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There comes a point in the academic career of every high school student where the focus switches from academic performance in the classroom, to looking ahead to the next stage. For many, that means college—but there’s a lot that goes into getting into the right school. Make sure the learners you’re counseling hit these four crucial deadlines in 2017:
1. File the FAFSA.
Students applying to college for the 2017-2018 academic year have until June 30, 2017, to file the Free Application for Federal Student Aid, or FAFSA, and were eligible to submit the form as of Oct. 1, 2016. Submitting early is usually a good idea since it gives students and their parents plenty of time for updates and corrections. But even if your student doesn’t submit early, they’ll still want to make sure to have up-to-date federal income tax returns, W-2 wage reports, and other records of money earned. Also, make sure parents don’t overlook the IRS Data Retrieval Tool, which can be useful for auto-populating key areas of the FAFSA. Other required documents may include bank statements and records related to any investments or untaxed income available to help cover tuition.
2. Schedule standardized tests.
Your students will need a qualifying SAT or ACT score to submit with a college application. Counsel them to get started early because the dates creep up quickly. For SAT takers looking to get their score for applying to college in the spring, the next deadline to apply is Dec. 21. Miss that and they’ll need to get an application in by either Feb. 10, April 7, or May 9 of 2017. ACT takers have just three options left for testing, with application deadlines on Jan. 13, March 3, and May 5 of 2017. More enterprising students looking ahead to entering college during the 2017-2018 academic year can start applying in August (for the ACT) and September (for the SAT).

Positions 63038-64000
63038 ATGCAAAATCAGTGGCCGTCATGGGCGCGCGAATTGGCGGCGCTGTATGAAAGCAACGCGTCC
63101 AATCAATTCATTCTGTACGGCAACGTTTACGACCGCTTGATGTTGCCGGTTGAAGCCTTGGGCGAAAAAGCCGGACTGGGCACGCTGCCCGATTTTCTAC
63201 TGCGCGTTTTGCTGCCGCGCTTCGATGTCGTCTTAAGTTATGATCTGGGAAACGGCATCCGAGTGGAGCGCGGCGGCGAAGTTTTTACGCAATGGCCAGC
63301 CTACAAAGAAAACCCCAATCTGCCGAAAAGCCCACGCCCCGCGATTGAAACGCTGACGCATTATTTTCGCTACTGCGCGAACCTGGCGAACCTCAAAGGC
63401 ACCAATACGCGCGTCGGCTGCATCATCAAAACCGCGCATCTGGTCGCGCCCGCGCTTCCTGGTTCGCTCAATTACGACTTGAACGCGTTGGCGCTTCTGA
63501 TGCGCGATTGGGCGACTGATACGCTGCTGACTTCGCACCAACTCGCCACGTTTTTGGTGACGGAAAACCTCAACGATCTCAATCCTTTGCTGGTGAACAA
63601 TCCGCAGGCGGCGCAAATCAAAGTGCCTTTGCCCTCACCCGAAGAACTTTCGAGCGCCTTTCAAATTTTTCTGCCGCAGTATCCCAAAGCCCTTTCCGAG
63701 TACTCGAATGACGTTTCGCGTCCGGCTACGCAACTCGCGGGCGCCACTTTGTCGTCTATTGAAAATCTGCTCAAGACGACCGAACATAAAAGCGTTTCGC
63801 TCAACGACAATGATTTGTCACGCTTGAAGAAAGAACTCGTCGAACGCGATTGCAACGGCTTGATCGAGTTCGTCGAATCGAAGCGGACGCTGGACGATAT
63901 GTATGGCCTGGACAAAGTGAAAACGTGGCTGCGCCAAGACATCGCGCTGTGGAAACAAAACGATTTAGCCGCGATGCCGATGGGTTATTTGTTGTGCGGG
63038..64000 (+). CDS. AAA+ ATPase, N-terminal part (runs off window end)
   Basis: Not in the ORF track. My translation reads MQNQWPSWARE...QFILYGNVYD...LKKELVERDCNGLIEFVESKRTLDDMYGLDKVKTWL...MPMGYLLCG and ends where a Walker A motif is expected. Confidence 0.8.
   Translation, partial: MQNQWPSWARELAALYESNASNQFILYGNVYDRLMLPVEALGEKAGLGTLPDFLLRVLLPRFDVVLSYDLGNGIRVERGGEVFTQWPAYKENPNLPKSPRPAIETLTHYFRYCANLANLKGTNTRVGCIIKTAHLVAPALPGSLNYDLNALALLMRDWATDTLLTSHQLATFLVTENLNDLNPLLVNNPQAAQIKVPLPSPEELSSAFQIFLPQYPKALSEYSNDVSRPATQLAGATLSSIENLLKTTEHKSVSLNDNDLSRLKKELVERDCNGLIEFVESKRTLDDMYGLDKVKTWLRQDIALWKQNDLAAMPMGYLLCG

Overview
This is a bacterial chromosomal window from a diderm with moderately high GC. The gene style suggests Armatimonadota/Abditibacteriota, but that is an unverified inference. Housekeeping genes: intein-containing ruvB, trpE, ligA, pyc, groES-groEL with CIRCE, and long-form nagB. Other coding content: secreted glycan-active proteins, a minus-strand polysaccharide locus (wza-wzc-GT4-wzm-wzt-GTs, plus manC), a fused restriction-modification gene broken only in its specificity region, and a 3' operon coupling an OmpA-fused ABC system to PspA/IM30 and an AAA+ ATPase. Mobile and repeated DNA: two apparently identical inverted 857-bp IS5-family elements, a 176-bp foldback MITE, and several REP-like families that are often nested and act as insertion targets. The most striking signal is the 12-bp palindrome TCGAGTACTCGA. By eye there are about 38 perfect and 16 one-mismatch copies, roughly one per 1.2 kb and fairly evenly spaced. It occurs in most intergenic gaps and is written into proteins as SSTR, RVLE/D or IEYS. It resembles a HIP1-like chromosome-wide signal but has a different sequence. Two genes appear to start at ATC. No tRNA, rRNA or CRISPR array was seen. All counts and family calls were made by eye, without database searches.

3. Apply to the colleges of your choice.
The start of your student’s junior year is a good time to sit down and talk about the colleges they’re eyeing or may wish to attend. Chances are they won’t apply until the beginning or spring of their senior year. But at that point, they’ll know their top five or eight choices. If they are dead-set on one or two schools, set Nov. 1 of their senior academic year as the deadline to apply for an early decision. If they’re looking more broadly, set Feb. 1 as a drop-dead date for applying. By that point, they should have at least an initial response to their FAFSA application and one or more standardized test scores ready to submit with their other paperwork.
4. Make a decision and include a deposit to secure your place.
By mid-Spring of their senior years, most of your students will know which schools have accepted their applications and which have not. Don’t wait until finals to get your students in to talk about what they want and what they can realistically get. An early March call to the financial aid office of the school where one of your students wants to attend but who can’t without a better aid package could be well-placed. By mid-April, with discretionary funds for aid drying up or gone, that same call may yield nothing but a sympathetic ear. Either way, by May 1, the majority of colleges and universities will be expecting accepted students to provide a decision.
College will be the experience of a lifetime for your students who choose it. You can help them get there by setting a calendar for when to complete and submit the right paperwork to the right place.